Washington and the broader international community have never recognized Jerusalem as Israel’s capital and its final status is one of the thorniest issues in the Middle East peace process.
The American president rather than Congress has authority to decide policy on matters of sovereignty such as the US stance on the status of Jerusalem, the Supreme Court ruled Monday.
The top court was called to rule on the matter after lawmakers passed a law allowing the passports of Jerusalem-born US citizens to record their birthplace as “Jerusalem, Israel”.
Ma’an reports that, in 2002, despite opposition from then president George W. Bush, Congress passed a law obliging the US government to accept this designation upon request.
But, after lengthy deliberations, the court decided that this law “infringes on the executive’s consistent decision to withhold recognition with respect to Jerusalem.”
Israel regards Jerusalem — which it has fully controlled since the 1967 Six Day War — as its historic and undivided capital, while Palestinians view East Jerusalem as occupied territory and the capital of a future state. Washington and the broader international community have never recognized Jerusalem as Israel’s capital and its final status is one of the thorniest issues in the Middle East peace process.
In a decision that had been keenly anticipated since a hearing on the issue in November last year, the court upheld the White House’s right to ignore Congress’ attempt to force the issue.
“The provision forces the president, through the secretary of state, to identify, upon request, citizens born in Jerusalem as being born in Israel when, as a matter of United States policy, neither Israel nor any other country is acknowledged as having sovereignty over Jerusalem,” the court said in a ruling presented by Justice Anthony Kennedy.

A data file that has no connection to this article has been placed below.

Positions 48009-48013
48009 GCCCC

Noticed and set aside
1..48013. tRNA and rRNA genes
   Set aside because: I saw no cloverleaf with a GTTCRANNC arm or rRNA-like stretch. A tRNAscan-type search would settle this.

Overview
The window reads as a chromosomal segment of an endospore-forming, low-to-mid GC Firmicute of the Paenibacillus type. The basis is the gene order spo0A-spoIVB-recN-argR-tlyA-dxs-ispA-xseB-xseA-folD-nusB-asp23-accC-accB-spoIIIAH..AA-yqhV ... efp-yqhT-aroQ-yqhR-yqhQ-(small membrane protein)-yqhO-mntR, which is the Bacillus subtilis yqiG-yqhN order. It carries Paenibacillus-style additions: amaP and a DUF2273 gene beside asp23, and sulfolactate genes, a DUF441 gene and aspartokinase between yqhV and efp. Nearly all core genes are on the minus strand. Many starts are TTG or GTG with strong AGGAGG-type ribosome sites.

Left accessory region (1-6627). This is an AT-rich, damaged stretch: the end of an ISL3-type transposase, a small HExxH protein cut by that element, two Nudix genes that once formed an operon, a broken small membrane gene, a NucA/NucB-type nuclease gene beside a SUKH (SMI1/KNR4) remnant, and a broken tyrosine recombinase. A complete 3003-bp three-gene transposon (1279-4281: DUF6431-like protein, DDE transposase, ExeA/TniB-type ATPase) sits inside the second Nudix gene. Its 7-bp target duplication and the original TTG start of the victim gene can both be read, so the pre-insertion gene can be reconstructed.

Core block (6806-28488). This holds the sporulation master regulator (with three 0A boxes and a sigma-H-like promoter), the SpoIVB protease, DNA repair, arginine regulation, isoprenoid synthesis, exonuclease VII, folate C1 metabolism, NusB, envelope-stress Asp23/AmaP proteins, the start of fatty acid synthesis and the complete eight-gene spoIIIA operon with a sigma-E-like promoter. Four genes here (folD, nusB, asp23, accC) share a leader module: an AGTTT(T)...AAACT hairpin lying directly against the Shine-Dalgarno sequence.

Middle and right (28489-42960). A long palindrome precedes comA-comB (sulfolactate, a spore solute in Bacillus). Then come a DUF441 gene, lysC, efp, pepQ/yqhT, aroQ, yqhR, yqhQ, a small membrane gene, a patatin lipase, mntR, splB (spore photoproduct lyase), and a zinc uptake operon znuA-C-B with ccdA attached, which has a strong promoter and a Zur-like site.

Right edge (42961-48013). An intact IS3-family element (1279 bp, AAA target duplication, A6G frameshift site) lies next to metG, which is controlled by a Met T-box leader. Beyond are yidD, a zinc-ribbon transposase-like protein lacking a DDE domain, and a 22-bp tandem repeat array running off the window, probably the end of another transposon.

Six of the nine Supreme Court judges, including the three Jewish members of the bench, backed the ruling, but Chief Justice John Roberts objected.
“Today’s decision is a first: never before has this court accepted a president’s direct defiance of an act of Congress in the field of foreign affairs,” he argued.
Bush signed Congress’ 2002 bill into law, but accompanied his assent with a note objecting to the clause authorizing Jerusalem-born US citizens to request “Israel” be written in their passports.
Reacting to the decision Monday, spokesman for the Palestinian presidency Nabil Abu Rudeina said the ruling was “in harmony with international legitimacy.”
Abu Rudeina told WAFA news that the decision comes in accordance with the UN Security Council and General Assembly resolutions especially the latest resolution to recognize Palestine as an observer state. He added that the decision sent a clear message that Israel occupies East Jerusalem, the West Bank, and the Gaza Strip.